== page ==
Poirot smiled. ‘But Mrs Hubbard here is the sister of my wonderful secretary, Miss Lemon. So when she asked me -‘ When she asked you to investigate what had been going on here, you came along. That’s it really, isn’t it?’
‘You are correct.’
‘But why? A silly girl taking a few things. Why did that interest you, Monsieur Poirot?’
Poirot shook his head. ‘It is not so simple as that.’
‘Why not? I don’t understand,’ Sharpe said.
‘No, and I do not understand. The things that were taken - they did not make a pattern - they did not make sense. And other things happened that were meant to fit in with the pattern of Celia Austin - but they did not fit in. They were meaningless, and some were even cruel. But Celia was not cruel.’
‘She was a kleptomaniac?’
‘I very much doubt it. It is my opinion that stealing these cheap objects was to attract the attention of a certain young man.’
‘Yes. She was in love with Colin McNabb, who never noticed her. So instead of being a pretty, well-behaved girl, she became a young criminal. Colin McNabb was immediately interested in her.’
‘He must be very stupid.’
‘Not at all. He is a keen psychologist.’
‘Oh, one of those! I understand now.’ Inspector Sharpe smiled. ‘So, the girl was rather clever.’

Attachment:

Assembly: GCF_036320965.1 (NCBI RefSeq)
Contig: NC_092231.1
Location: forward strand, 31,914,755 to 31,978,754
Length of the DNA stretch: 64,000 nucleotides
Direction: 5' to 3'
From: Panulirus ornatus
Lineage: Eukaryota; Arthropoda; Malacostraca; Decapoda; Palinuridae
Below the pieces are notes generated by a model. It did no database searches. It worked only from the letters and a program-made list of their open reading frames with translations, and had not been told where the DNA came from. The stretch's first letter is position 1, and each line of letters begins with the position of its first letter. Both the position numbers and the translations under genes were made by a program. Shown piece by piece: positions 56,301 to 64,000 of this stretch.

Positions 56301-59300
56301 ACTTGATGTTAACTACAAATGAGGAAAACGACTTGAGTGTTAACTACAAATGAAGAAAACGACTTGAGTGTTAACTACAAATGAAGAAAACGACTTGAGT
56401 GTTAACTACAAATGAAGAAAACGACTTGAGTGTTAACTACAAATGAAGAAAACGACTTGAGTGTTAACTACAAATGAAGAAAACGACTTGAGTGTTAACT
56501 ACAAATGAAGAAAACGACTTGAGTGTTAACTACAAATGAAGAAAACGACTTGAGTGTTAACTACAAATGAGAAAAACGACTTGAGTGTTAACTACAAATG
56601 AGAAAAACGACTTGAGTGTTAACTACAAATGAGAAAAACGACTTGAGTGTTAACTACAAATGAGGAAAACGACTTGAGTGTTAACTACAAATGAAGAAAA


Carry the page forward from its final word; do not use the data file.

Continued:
‘Surprisingly so. And I think the idea had been suggested to her by someone else.’
‘But still,’ said Sharpe, ‘I don’t understand. If this kleptomania business was successful, why did she commit suicide?’
‘The answer is that she did not commit suicide. Are you quite sure that she did?’
‘It’s obvious, Monsieur Poirot and -‘
The door opened and Mrs Hubbard came in looking very pleased with herself. ‘I’ve got it. It came to me suddenly. Why that suicide note looked wrong, I mean. Celia couldn’t possibly have written it.’
‘Why not, Mrs Hubbard?’ asked Sharpe.
‘Because it’s written in blue-black ink. And Celia filled her pen with green ink - that ink over there - at breakfast time yesterday morning.’ She went to the shelf and held up the nearly empty bottle. ‘I am sure that the piece of paper was torn out of the letter she wrote to me yesterday - and which I never opened.’
‘What did she do with it? Can you remember?’
Mrs Hubbard shook her head. ‘I left her alone in here and she must have just forgotten about it.’
‘And somebody found it and opened it… somebody -‘ The Inspector paused. ‘You understand what this means? Somebody saw the possibility of using the opening words of her letter to you - to suggest something very different. To suggest suicide - So this means -‘
‘Murder,’ said Hercule Poirot.